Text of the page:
Capt. Gus: Boat wakes make bumps
Last weekendís steady stream of boats traveling up and down Lake Normanís main river channel was a challenge, even to experienced mariners.
In addition to navigating through a maze of boats at speed, the helmsmen had to safely maneuver through the large waves created by the wakes of passing vessels.
Boat wakes come in all sizes, as do the boats that create them. To some who may not be aware, the V-shaped waves widen, swell and have a tsunami-like effect on passing vessels and eventually on the shoreline.
Wakes created by passing boats can take the fun out of an afternoon cruise, especially when the pounding gets so severe that it rattles teeth and spills drinks or knocks them from cup holders.
Worse yet, large wakes have swamped boats, done bodily harm to passengers and even separated cross-members from the hull of boats. So what can one do to minimize the negative effects of boat wakes?
When possible, avoid high traffic and wake prone areas similar to the main river channel between markers 6 and 11 during weekends and holidays.
Regardless, sooner or later a large wave will appear. The first course of action is to warn the passengers and slow the vessel. Donít stop the boat, since some forward momentum is needed to hold course when the wave hits.
Avoid taking the wave head on. By approaching the wake at a slight angle, the jarring or rocking effect will be minimized, and crew and equipment will be less susceptible to harm.
In rough water situations, ask that passengers sit and face forward. Additionally, since the bow of the boat takes the brunt of the pounding, require that everyone sit amidships or as near the stern as practical. Regardless of water conditions, do not allow anyone to sit on the bow with legs and feet dangling over the side.
There are times when you come upon a slow moving vessel ahead of you that is pulling a large wake. To pass, lay back a safe distance, choose which side to pass and turn your boat at a 45-degree angle.
Maintain speed until the wave is reached, then slow to a speed that slightly exceeds that of the wake you are crossing. As the bow passes its crest, increase speed slightly to avoid falling into the trough of the wave. Once the stern clears, increase speed and get back on course.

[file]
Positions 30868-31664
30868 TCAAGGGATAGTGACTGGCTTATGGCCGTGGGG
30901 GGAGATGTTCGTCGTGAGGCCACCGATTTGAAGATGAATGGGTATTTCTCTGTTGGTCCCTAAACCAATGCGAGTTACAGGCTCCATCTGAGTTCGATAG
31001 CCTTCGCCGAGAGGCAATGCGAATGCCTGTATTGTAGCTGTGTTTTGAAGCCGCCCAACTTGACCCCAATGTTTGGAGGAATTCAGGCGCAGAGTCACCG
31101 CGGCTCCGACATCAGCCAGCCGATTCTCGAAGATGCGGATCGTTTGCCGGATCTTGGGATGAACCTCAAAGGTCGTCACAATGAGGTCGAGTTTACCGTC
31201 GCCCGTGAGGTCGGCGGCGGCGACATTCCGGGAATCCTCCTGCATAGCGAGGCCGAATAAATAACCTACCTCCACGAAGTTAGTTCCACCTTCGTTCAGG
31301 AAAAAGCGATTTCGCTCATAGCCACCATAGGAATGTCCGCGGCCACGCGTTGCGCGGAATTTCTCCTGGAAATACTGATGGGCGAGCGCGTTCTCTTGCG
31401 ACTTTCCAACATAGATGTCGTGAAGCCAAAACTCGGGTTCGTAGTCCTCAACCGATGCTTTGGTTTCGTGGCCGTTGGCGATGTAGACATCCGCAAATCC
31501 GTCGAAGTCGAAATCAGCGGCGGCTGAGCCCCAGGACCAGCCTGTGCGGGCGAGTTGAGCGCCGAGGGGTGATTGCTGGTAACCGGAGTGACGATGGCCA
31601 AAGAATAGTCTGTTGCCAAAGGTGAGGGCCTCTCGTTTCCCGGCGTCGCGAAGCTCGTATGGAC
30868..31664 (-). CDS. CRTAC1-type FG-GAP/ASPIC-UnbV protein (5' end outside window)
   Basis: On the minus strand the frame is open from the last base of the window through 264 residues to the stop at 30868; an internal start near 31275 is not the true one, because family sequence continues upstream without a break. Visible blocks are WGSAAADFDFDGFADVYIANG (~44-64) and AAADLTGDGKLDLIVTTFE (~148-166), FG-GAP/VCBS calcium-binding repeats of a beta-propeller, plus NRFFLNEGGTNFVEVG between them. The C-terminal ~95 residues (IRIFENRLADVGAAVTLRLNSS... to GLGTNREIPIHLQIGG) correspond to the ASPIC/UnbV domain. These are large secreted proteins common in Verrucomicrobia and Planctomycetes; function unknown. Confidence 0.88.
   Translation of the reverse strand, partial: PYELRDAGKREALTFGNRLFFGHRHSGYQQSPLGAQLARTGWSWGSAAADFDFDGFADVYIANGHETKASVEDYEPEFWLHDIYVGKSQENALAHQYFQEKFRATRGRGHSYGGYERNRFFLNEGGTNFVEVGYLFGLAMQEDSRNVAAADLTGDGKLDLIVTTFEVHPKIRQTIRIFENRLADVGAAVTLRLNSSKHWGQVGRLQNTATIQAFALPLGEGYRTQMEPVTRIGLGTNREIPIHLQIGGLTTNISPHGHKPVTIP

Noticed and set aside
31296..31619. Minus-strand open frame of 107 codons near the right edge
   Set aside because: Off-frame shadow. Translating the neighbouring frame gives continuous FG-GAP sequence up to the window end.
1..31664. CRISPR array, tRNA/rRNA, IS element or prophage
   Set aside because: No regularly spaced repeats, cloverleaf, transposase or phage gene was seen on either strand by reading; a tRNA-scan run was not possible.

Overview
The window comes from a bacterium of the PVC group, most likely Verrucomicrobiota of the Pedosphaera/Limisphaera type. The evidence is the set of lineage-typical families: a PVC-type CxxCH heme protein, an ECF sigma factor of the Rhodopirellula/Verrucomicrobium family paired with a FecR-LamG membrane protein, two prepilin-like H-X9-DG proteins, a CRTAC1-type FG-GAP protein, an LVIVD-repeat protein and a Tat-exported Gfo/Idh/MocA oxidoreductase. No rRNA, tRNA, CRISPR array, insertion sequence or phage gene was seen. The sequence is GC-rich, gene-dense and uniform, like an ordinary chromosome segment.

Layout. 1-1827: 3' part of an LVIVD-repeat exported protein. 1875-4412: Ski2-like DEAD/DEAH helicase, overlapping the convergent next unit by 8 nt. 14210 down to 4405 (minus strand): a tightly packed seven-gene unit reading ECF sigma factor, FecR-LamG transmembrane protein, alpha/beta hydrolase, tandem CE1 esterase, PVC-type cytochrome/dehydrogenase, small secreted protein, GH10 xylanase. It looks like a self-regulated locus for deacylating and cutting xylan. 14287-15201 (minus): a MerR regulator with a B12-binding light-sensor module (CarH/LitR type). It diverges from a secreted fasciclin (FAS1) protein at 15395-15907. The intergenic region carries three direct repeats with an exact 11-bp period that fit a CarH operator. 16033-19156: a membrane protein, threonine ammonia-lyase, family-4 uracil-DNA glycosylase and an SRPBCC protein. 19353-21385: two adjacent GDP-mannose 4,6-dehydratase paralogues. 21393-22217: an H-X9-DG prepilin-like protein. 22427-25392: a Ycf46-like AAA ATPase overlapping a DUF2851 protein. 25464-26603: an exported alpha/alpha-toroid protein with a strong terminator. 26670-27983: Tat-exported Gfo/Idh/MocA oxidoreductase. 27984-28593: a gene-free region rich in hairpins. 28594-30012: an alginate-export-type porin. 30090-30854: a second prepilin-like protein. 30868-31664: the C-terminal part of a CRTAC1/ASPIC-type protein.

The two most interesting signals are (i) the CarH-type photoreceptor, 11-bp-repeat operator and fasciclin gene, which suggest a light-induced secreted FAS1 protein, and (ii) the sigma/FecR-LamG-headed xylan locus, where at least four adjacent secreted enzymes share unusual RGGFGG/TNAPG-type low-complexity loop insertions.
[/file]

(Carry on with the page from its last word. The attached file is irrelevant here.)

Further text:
And here is a plea to any vessel pulling a large wake. Remember the little boats.
Norman is a lake, not an ocean. Most boaters are trying to relax and simply enjoy a leisurely family boat ride and are not out there to be rocked and rolled by another boatís wake.
Free Fishing Seminar: ěHow to Catch White Perchî will be held at Gander Mountain, Exit 36, Mooresville, at 6:30 p.m. Wednesday. Jake Bussollini and I will conduct the session. Bring the entire family to this informative and entertaining seminar. For more information, call 704- 658-0822.
Tips from Capt. Gus
Boat wakes travel long distances, so doesnít be surprised when you encounter a rogue wave in open water. Also, be reminded that the shallow water increases wake size.
Hot Spot of the Week
Bass fishing is very good in boat basins at dawn and dusk and around docks and deep brush piles throughout the day.
Blue cats are hitting fresh cut bait in coves and on shallow points. White perch are hitting shiny lures and small minnows at depths to thirty feet. Best bets for white perch are Reed, Mountain and Stumpy Creeks.
The surface water temperature varies by location, but is mainly in the 60s and 70s in open waters not affected by power generation. The water level is about 2.2 feet below full pond on Lake Norman and 2.7 feet below full pond on Mountain Island Lake.
Capt. Gus Gustafson of Lake Norman Ventures is an outdoor columnist and a full-time professional fishing guide on Lake Norman. Visit his web site, www.Fishingwithgus.com or call 704-617-6812.